a. rod c. free nerve ending
b. Pacinian corpuscle d. rod and Pacinian corpuscle
____ 154. The outermost layer of skin:
a. has no sensory receptors c. is composed entirely of hair receptors
b. contains free nerve endings d. is called the outerderm
____ 155. You are capable of shrinking to a small enough size to fit into nerves and be able to follow the
transmission of nerve impulses. You would find that nerve impulses from the skin would travel to the:
a. lateral geniculate lobe c. occipital lobe
b. somatosensory cortex d. frontal lobe
____ 156. Which sense can be suppressed by psychological factors?
a. vibration c. color vision
b. pain d. pressure
____ 157. According to the theory of evolution, the primary purpose of the expression 揹 isgust? is to:
a. communicate disapproval of the behaviors of others
b. show rejection of young children抯 behaviors
c. indicate rejection of contaminated or dangerous foods
d. indicate rejection of offensive odors
____ 158. You attend a presentation on campus on emotional expressions. The speaker claims that disgust is typical
of expressions in that it depends on the culture. What is your educated reaction to this claim?
a. You disagree since disgust is only found in Western cultures.
b. You disagree. Disgust is a basic emotion and is expressed the same around the world.
c. You agree, but add that how it is expressed depends on the age of the individual.
d. You agree. The facial expression of disgust depends on the culture.
____ 159. The fact that most of us would find fish eyes, blood, and grubs repulsive to eat suggests that:
a. third world cultures have very unhealthy diets
b. our agricultural system is the best in the world
c. our culture is far superior to any other in the world
d. most of our tastes are shaped by our culture
____ 160. A(n) ____ is an intervention that has no real medical effects; ____ is a change in the person抯 condition
due to the bogus intervention.
a. placebo; placebo effect c. endorphin; placebo effect
b. pseudomed; attribution d. double-blind; placebo
____ 161. To test for placebo effects, researchers use a design called:
a. double-blind procedure c. random sampling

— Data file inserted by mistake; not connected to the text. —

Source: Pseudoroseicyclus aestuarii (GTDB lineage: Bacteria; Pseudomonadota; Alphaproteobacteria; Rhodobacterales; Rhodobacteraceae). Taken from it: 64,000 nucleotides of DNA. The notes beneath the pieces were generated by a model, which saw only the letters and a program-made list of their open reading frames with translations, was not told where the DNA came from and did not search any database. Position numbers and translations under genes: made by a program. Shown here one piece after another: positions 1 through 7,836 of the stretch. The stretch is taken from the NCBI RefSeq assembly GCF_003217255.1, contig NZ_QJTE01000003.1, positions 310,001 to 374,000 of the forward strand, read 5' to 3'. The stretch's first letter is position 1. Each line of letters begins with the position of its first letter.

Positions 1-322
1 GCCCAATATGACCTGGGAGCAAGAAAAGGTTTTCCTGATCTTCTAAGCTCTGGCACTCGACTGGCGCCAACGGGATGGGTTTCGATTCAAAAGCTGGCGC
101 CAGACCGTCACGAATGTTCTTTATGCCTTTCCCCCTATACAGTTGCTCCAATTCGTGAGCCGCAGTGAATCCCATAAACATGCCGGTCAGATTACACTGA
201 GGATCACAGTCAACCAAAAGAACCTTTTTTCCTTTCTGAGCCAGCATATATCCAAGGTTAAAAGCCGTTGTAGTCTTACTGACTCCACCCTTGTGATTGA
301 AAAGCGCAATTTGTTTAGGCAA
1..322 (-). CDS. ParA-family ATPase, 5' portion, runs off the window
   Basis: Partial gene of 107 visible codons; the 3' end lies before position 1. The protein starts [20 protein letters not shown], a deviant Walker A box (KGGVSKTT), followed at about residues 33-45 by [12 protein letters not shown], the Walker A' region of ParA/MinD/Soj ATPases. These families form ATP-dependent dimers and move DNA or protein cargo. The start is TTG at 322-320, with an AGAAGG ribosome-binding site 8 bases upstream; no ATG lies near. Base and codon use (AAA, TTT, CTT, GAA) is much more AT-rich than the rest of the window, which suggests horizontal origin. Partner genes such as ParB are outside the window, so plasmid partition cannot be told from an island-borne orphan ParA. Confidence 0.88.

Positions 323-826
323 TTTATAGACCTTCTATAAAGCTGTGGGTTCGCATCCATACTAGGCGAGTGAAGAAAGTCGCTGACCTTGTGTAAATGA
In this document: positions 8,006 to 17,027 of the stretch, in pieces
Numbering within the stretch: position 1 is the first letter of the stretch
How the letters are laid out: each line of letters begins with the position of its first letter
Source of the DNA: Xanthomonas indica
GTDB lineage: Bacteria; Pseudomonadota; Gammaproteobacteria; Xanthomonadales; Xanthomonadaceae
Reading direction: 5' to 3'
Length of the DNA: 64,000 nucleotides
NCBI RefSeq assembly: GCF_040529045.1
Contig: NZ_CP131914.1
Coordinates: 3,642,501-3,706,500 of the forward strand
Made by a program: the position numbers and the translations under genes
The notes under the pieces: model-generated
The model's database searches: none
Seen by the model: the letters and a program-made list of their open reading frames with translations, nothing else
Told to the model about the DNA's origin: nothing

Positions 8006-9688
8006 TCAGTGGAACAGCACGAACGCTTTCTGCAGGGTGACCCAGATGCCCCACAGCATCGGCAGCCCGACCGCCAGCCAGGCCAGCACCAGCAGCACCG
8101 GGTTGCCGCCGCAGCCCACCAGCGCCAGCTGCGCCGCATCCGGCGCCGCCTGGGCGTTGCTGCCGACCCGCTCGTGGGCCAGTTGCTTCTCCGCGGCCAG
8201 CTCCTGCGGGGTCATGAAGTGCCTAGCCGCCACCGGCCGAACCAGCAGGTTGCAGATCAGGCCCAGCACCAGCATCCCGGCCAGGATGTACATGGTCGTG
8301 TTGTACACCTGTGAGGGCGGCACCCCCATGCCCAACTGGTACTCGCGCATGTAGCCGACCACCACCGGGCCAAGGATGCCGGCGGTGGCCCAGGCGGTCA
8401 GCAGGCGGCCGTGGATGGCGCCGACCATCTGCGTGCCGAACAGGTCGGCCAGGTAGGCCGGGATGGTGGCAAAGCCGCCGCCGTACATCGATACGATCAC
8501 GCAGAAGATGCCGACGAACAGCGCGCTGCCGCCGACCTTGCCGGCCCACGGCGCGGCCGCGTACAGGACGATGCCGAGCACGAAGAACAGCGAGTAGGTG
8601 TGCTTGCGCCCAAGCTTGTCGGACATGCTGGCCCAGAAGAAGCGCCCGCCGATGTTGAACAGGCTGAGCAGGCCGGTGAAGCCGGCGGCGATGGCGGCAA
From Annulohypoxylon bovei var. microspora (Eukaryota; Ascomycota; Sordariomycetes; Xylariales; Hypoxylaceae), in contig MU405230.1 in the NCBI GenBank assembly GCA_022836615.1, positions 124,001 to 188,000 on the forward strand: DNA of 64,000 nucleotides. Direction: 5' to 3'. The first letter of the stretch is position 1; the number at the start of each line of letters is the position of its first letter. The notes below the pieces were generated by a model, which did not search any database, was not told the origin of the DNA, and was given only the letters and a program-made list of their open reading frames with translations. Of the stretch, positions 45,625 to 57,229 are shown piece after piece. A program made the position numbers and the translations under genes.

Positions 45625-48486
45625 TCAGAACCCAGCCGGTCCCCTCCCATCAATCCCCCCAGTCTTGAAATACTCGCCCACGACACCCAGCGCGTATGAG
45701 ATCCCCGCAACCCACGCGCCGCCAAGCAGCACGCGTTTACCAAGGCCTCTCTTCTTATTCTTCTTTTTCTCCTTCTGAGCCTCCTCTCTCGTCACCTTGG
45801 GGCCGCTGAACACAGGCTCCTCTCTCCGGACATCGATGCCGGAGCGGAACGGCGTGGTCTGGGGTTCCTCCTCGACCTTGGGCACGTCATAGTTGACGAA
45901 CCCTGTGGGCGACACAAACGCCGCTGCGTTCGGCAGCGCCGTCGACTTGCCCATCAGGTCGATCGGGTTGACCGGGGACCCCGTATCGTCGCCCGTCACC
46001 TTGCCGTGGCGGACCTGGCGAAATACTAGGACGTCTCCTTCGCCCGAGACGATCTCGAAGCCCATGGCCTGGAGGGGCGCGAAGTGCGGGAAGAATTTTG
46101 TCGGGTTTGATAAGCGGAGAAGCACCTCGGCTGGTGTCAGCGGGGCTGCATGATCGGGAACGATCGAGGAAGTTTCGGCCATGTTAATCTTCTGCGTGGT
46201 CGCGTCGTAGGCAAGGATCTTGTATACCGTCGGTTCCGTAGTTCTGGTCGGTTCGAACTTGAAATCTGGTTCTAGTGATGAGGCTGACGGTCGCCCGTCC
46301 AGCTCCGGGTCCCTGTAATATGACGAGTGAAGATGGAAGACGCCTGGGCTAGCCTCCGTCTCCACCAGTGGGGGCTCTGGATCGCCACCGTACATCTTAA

b. single-blind procedure d. counterbalancing
Name: ________________________ ID: A
16
____ 162. Given the research described in the textbook, what percentage of doctors has actually prescribed placebos
to patients?
a. 2-10% c. 45-85%
b. 15-25% d. 75-95%
____ 163. One of the strongest placebo effects involves:
a. reducing body temperature c. relieving stomach cramps
b. relieving pain d. reducing depression
____ 164. Researchers studying the relationship between placebo effects and the cost of medicine reported:
a. the placebo effects depend on both the cost and the patient抯 perception of the doctor抯
competence
b. no relationship was found
c. the pricier the pill, the stronger the placebo effects
d. the pricier the pill, the weaker the placebo effects
____ 165. Dr. Smalley is conducting research on a new high blood pressure drug. He assigns patients to three
groups: one group gets the new drug, one receives a placebo; and the third group gets a drug that is the
standard drug to treat high blood pressure. But Dr. Smalley and his patients do not know who is receiving
what treatment. This is an example of a:
a. randomized Latin squares design c. double-blind design
b. repeated measures design d. stratified sample design
____ 166. The fact that fake surgeries and inert medications can cause placebo effects points to the idea that:
a. mental factors such as beliefs and expectations can influence pain perception
b. the medical community has the ingenuity to save money on health care
c. pain is just a physical experience
d. a person抯 doctor must be watched very closely
____ 167. Psychologists are particularly interested in the placebo effect because it suggests a:
a. mind-over-body interaction c. body-over-mind interaction
b. way to reduce medical costs d. way to take patients from psychiatrists
____ 168. The sense of pain differs from the other senses in that:
a. pain is a mechanical sense, and the other senses are all chemical senses
b. impulses from the skin receptors do not communicate with the brain
c. the other senses depend on intensity of the stimulus and psychological factors